It may have started as a trend amoung Silicon Valley tech companies, but mindfulness seems to be here to stay for all of us.
2014 has been called the “year of mindful living” and in the past several months, mindfulness has made headlines in seemingly every major print publication and news site. No longer an activity reserved for the new age set, the public is looking to mindfulness as an antidote to stress and burnout, technology addiction and digital distractions, and a sense of time famine and constant busyness.
But beyond the buzz, what does it really mean to be a mindful person — and what do they do differently every day to live more mindfully? Mindfulness, the practice of cultivating a focused awareness on the present moment, is both a daily habit and a lifelong process. It’s most commonly practiced and cultivated through meditation, although being mindful does not necessarily require a meditation practice.
It’s the awareness that arises through paying attention, on purpose, in the present moment and non-judgmentally.
Here are 13 things mindful people actually do every day to stay calm, centered and attentive to the present moment.
They take walks. Walking through green spaces may actually put the brain into a meditative state, according to a 2013 UK study. The act of walking in a peaceful outdoor landscape was found to trigger “involuntary attention,” meaning that it holds attention while also allowing for reflection.
They turn daily tasks into mindful moments. Mindfulness isn’t just something you practice during a 10-minute morning meditation session. It can be incorporated throughout your everyday life by simply paying a little more attention to your daily activities as you’re performing them.
They create. Mindfulness and creativity go hand-in-hand: Mindfulness practice boosts creative thinking, while engaging, challenging creative work can get you into a flow state of heightened awareness and consciousness. If you want to become more mindful but are struggling with a silent meditation practice, try engaging in your favorite creative practice, whether it’s baking, doodling, or singing in the shower, and see how your thoughts quiet down as you get into a state of flow.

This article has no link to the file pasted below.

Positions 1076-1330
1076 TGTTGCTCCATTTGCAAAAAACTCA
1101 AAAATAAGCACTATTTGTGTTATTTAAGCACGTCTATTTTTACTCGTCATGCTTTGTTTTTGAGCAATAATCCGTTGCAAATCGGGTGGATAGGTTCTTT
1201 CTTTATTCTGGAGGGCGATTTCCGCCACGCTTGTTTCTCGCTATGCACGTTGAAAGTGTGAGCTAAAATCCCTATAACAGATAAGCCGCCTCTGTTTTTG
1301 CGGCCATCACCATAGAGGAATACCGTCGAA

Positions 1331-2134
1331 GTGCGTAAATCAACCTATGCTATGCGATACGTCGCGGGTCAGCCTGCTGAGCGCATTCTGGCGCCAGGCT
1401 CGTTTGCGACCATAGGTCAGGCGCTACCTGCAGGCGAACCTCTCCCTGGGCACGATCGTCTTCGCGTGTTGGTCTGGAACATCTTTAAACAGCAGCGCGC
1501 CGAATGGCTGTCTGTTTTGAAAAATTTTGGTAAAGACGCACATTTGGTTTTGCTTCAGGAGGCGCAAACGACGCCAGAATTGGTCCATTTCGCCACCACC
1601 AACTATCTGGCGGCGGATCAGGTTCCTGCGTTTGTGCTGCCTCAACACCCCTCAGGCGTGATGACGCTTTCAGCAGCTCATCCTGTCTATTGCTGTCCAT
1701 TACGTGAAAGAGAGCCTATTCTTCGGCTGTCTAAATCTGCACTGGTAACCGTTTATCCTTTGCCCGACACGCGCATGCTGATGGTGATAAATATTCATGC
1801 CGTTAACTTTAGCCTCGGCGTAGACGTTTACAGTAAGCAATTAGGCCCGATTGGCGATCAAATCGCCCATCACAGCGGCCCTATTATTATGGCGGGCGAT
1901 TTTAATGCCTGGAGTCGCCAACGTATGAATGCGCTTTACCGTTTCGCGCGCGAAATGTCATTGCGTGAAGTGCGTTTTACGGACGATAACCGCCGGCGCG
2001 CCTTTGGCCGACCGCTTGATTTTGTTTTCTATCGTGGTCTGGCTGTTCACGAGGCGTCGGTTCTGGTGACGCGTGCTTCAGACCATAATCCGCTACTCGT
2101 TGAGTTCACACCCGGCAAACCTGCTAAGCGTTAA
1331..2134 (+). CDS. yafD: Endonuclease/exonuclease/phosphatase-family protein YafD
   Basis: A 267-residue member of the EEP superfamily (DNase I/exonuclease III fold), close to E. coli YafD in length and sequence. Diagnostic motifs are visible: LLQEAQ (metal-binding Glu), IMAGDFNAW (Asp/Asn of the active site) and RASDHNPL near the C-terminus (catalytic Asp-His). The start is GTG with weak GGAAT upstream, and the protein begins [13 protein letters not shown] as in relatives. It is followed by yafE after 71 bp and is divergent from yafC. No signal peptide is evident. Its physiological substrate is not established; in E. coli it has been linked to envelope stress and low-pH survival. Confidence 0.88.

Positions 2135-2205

They pay attention to their breathing. Our breath is a barometer for our overall physical and mental state — and it’s also the foundation of mindfulness. As mindful people know, calming the breath is the key to calming the mind.
They seek out new experiences. Openness to experience is a byproduct of living mindfully, as those who prioritize presence and peace of mind tend to enjoy taking in and savoring moments of wonder and simple joy. New experiences, in turn, can help us to become more mindful. Spending time in nature is one of the most powerful ways of giving yourself a mental reboot and reinstating a sense of ease and wonder.
They feel what they’re feeling. Mindfulness isn’t about being happy all the time. It’s about acceptance of the moment we’re in and feeling whatever we feel without trying to resist or control it. Excessive preoccupation with happiness can actually be counterproductive, leading to an unhealthy attitude towards negative emotions and experiences. Mindful people don’t try to avoid negative emotions or always look on the bright side — rather, accepting both positive and negative emotions and letting different feelings coexist is a key component of remaining even-keeled and coping with life’s challenges in a mindful way.
Meditation, the quintessential mindfulness practice, has been shown to be a highly effective intervention for managing emotional challenges including anxiety, depression and stress. People with mindful personalities enjoy greater emotional stability and improved sleep quality.
They meditate. You can be mindful without meditating, but all the research and experts tell us that meditation is the most sure-fire way to become more mindful. A regular practice can help to reduce stress, improve cognitive function, and boost well-being. Research has found that mindfulness meditation can even alter gene expression, lowering the body’s inflammatory response.
They’re conscious of what they put in their bodies — and their minds. So often, we shovel food into our mouths without paying any attention to what we’re eating and whether we feel full. Mindful people make a practice of listening to their bodies — and they consciously nourish themselves with healthy foods, prepared and eaten with care.
They remember not to take themselves so seriously. A critical factor in cultivating a mindful personality is refusing to get wrapped up and carried away by the constant tug of the emotions. If you can remember to laugh and keep an even keep through the ups and downs, then you’ve come a long way already in mastering the art of mindfulness.
They let their minds wander. Engaging in imaginative thinking and fantasizing may even make us more mindful. Research has found that those whose daydreams are most positive and most specific also score high in mindfulness.
(Source: Huffington Post)